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What is due diligence

The need for due diligence

Before investing heavily in Thai real estate, it is always prudent to do due diligence. This is due to the fact that you acquire not only real estate, but also the obligations that are associated with it.

Some buyers prefer to use the services of a seller's lawyer, but if the developer is reliable, then there is not much risk. However, no matter who or what you are buying from, we recommend that you use an independent lawyer from a reputable organization.

Let's now discuss what points to check in due diligence—quite often, people are limited to simply checking that a title deed issued by the land department confirms ownership in favor of the seller without any liens. However, this is only a basic check and not a thorough due diligence process.

How Due Diligence actually works:

  • Conduct a comprehensive assessment of the title document. It is necessary to determine the legality of the document, as well as to study its history. Having a title deed does not necessarily mean that it was legally issued. An invalid document may be issued with violations.
  • Make sure that the ownership is not encumbered with any restrictions or encumbrances (mortgages, loans, pledges, etc.).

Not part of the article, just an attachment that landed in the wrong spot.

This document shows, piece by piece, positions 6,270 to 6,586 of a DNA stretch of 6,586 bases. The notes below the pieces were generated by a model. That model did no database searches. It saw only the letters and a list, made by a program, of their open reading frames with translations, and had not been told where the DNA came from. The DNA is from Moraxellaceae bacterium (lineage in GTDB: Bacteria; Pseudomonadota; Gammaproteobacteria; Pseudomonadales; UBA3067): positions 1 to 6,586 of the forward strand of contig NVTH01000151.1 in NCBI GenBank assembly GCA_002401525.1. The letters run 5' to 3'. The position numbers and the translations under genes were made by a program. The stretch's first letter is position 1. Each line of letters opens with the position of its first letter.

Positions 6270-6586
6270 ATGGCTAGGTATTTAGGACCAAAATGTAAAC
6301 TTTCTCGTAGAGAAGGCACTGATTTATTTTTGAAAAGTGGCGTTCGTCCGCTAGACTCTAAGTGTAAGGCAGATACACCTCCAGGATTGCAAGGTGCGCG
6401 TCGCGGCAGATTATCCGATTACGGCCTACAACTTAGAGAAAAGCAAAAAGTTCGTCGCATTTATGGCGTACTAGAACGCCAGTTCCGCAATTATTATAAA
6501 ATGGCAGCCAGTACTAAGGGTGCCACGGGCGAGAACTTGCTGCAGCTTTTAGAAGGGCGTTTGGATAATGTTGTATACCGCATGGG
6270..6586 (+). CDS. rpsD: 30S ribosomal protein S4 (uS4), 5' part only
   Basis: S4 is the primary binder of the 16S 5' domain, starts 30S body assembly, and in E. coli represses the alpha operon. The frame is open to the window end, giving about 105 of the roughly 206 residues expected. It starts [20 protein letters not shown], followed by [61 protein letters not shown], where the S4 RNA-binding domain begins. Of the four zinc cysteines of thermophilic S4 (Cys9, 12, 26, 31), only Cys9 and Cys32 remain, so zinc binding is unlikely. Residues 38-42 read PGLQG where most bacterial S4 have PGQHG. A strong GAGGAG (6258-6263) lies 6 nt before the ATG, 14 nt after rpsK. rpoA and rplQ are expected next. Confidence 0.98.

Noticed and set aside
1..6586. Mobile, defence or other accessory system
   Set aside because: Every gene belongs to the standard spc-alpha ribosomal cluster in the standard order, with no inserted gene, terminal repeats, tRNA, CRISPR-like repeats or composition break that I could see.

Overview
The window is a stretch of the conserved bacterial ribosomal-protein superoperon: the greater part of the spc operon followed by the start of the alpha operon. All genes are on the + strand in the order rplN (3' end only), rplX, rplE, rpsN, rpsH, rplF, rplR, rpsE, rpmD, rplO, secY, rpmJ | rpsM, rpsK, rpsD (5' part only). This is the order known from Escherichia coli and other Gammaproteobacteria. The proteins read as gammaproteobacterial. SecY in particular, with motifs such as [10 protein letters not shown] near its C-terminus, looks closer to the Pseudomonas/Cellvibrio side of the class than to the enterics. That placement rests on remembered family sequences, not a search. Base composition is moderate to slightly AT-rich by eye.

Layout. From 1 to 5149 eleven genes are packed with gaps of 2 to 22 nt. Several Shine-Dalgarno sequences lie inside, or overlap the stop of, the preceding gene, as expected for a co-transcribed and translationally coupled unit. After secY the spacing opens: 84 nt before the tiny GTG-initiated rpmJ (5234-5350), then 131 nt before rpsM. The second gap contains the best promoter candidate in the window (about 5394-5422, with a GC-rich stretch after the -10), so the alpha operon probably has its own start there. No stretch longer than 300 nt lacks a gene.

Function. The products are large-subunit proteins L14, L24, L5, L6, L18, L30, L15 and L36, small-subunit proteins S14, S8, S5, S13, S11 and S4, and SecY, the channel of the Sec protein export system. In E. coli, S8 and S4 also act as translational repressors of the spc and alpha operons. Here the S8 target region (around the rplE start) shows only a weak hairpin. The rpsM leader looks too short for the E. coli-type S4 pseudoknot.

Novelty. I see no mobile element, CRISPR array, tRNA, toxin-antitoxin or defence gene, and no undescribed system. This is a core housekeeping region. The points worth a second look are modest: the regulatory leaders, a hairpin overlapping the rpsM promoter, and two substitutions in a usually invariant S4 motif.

• Make sure that the seller (for example, the developer) legally owns the property and that third parties are not named in the title documents.
  • Check the legal right of access to the property and make sure it can be found within the specified location and size, with all access points identified.
  • Check for illegal or "dirty" land that may have fallen into private hands as a result of fraudulent schemes or scams (for example, forest land). Although this rarely happens, it should not be overlooked when conducting an inspection.
  • Be sure to check the rules and laws pertaining to the use of land for construction if you plan to build a villa (if already built, make sure you have a valid building permit). If it turns out that this permit was issued in error, it will be canceled and such structures are subject to demolition.
  • When buying condominiums—check that you have an environmental impact assessment (eia) permit and that you have the appropriate licenses, such as a condominium license or a hotel license.

This is just the tip of the iceberg when it comes to real estate transactions. Depending on the type of property and the type of transaction, there are other complexities that an experienced lawyer can explain to you. Consult with him for more details.